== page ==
Kill Bill Vol 1 (18)

First cut isn't the deepest  
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The Independent Culture

Prepare yourself for a mighty burden of hacking and hewing in Quentin Tarantino's Kill Bill. Dismemberment is everywhere: arms, legs and heads lopped off, flesh and bone savagely skewered, crimson fountains of blood gushing like a fire hydrant from the severed arteries. Guns figure in this frenzied pageant of violence, but the coolest weapon to wield is a samurai sword, its long twanging blade ever ready to separate limb from limb. The motif of chopping extends to the film itself, cut in two at the suggestion of Miramax boss Harvey Weinstein - one half now, the other half to follow next February.

Such truncation takes a risk. Will a project originally intended as a single movie benefit from being split in two? Will audiences that see the first part necessarily want to queue for the second? It's difficult to be certain. Kill Bill in volume one moves at quite a lick, and is very stylishly directed by Tarantino, but one never feels that the story it unspools honestly requires another movie in which to complete it. We are not in the epic realm of Lord of The Rings and its multiple narrative structure; rather, QT serves up an outlandish tale of revenge, made to look more complicated by dint of cutting (of course) between the past and the present. It's not just the flash of samurai steel that dazzles the eye - editor Sally Menke handles her scissors with elegant dexterity, in much the same way she did for Reservoir Dogs and Pulp Fiction.

Tarantino apparently delayed the shooting of this movie until Uma Thurman had had her baby and got back to fighting fitness. You can understand why, too, because Thurman is the best thing here, athletic, cool-headed and as implacable as a Fury. She plays The Bride, who awakens from a four-year coma with a steel plate in her head and black vengeance in her heart.

In flashback we discover that she was left for dead by her former compadres, a crew of killers known as The Deadly Vipers Assassination Squad. Why they turned on her will presumably be explored in the second part, as will the shadowy figure of Bill himself, played by David Carradine (Kung Fu icon to a TV generation) and given a build-up to rival Brando's in Apocalypse Now. All we see of him here are his boots, his hand and his sword.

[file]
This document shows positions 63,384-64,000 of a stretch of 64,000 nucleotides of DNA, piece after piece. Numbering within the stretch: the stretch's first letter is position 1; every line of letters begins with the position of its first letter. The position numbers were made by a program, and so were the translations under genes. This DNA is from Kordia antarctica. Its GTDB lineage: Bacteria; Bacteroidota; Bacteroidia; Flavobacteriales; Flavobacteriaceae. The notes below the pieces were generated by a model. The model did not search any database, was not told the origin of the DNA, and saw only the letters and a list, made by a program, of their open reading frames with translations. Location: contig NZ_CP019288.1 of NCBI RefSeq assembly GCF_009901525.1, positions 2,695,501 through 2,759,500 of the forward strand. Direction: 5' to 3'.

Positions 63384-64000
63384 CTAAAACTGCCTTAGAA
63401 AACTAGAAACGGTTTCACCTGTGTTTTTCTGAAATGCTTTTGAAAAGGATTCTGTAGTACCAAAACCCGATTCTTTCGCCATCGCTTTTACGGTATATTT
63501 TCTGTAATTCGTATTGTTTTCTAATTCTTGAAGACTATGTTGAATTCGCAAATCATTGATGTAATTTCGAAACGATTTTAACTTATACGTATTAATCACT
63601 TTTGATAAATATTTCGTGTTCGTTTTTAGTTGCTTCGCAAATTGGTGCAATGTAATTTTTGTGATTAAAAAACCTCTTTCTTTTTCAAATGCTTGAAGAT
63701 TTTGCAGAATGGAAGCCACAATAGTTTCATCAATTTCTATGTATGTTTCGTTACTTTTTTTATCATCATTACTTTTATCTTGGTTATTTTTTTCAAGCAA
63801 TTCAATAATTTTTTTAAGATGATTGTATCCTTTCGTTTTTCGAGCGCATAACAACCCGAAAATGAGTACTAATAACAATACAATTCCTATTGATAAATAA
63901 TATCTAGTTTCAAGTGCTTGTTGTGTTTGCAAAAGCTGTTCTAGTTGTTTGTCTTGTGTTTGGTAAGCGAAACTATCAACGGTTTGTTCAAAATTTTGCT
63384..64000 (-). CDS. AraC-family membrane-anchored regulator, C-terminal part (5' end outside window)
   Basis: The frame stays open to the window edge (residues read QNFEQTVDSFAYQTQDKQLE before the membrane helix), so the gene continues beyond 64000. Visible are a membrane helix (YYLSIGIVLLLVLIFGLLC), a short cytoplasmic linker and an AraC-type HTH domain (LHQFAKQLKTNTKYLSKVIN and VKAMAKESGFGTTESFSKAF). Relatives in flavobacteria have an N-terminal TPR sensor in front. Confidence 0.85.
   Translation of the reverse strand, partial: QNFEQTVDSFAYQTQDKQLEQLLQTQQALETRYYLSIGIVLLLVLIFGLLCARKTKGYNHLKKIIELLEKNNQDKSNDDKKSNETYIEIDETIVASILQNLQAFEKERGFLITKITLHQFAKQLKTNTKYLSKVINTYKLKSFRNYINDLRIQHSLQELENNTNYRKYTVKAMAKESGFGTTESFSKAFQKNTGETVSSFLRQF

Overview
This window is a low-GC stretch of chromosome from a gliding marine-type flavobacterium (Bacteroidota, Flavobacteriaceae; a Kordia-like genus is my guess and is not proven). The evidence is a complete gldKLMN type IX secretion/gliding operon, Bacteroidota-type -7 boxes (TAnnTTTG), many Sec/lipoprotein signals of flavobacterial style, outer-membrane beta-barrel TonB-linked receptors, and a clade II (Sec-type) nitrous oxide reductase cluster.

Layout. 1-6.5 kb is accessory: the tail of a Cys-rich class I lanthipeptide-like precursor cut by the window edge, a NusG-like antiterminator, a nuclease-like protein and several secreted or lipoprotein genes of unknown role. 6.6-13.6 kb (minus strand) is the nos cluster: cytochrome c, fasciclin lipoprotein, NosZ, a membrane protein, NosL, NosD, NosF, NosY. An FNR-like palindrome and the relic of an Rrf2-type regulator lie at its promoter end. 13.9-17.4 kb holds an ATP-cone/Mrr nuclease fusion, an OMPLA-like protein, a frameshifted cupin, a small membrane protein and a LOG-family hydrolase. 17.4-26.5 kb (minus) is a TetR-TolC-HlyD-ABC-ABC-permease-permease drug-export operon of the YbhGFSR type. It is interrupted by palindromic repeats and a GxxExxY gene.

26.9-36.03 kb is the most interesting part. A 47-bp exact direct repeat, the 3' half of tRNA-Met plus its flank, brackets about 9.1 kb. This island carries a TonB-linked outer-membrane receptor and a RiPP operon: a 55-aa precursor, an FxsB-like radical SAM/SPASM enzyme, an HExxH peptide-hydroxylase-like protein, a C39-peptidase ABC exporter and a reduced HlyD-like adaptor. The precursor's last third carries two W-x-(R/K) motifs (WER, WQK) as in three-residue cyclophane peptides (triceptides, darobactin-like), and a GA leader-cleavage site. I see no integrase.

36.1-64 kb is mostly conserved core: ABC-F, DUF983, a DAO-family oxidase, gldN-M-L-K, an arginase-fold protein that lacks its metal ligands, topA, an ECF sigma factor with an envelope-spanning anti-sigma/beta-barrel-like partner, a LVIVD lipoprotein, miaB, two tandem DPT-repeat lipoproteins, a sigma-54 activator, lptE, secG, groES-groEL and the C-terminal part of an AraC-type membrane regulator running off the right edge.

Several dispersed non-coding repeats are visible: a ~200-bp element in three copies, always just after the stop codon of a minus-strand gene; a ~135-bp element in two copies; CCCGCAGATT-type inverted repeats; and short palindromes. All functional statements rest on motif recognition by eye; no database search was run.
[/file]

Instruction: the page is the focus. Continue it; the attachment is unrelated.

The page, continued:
The movie hits the ground running as Thurman catches up with the first name on her "Death List", Vernita (Vivica A Fox), whose pleasant home in suburban Pasadena is turned upside down by their vicious knife fight. Tarantino pulls a terrific switcheroo as the combat is interrupted by the arrival of Vernita's solemn-faced four-year-old daughter from kindergarten, and the blades are quickly concealed like a guilty schoolgirl's cigarette. Over coffee Vernita and Thurman manage to hide their loathing just long enough to exchange a signature dose of poison-tipped banter. The scene, with its comical mingling of tension and farce, is very typical Tarantino, though its early introduction flatters to deceive - this is decidedly not a talky kind of movie, there are no elaborate set-piece riffs on cheeseburgers or Madonna lyrics, nor any of the motor-mouthed hoods we have come to expect.

Instead of his usual hipster jive, Tarantino sets out to prove himself a virtuoso of action and music. We all know what a movie nut he is, but never before has he borrowed so freely from the genre cinema that obsessed him during his years as a video-store assistant.

Kill Bill is a patchwork of influences: samurai and kung fu flicks, Asian gangster movies, spaghetti westerns, even Japanese anime are all co-opted in an effort to make a "movie-movie", i.e. one that has almost nothing to do with real life and everything to do with other movies. It is the sort of picture that characters from Pulp Fiction or True Romance would go to see. The violence tends towards the cartoonish, literally so in one passage recounting the traumatic origins of O-Ren Ishii (Lucy Liu), who as a youngster witnesses the murder of her parents and a few years later exacts a sanguinary revenge on the Yakuza boss responsible; echoing the live-action carnage, the screen rains with blood. The music also reflects the hybrid influences Tarantino has absorbed, mixing and matching Japanese punk, Southern rockabilly and flamenco with snippets of old movie scores by Morricone, Isaac Hayes and Bernard Herrmann.

That Kill Bill inhabits a parallel universe to 21st-century life is acknowledged not just in the climactic fight sequence but in a small visual joke towards the end, when Thurman is seen on a passenger flight to Tokyo with her samurai sword parked next to her like an obedient dog. This is a world of bloodshed, but not a world that takes any account of September 11. This shouldn't necessarily matter: fantasy has its place, after all, and Tarantino has the confidence to occupy that place with an entirely movie-fed pastiche. I have a feeling, though, that fans above the age of 14 might be disappointed by the film's indifference to context, theme, depth. While one can hardly deny that it is "well-made", it's tempting to wonder what sort of film this might have been if Tarantino had devoted as much energy to psychological involvement as he does to the intricacies of style and music.

A second helping is on the way. You might find yourself able to bear the suspense.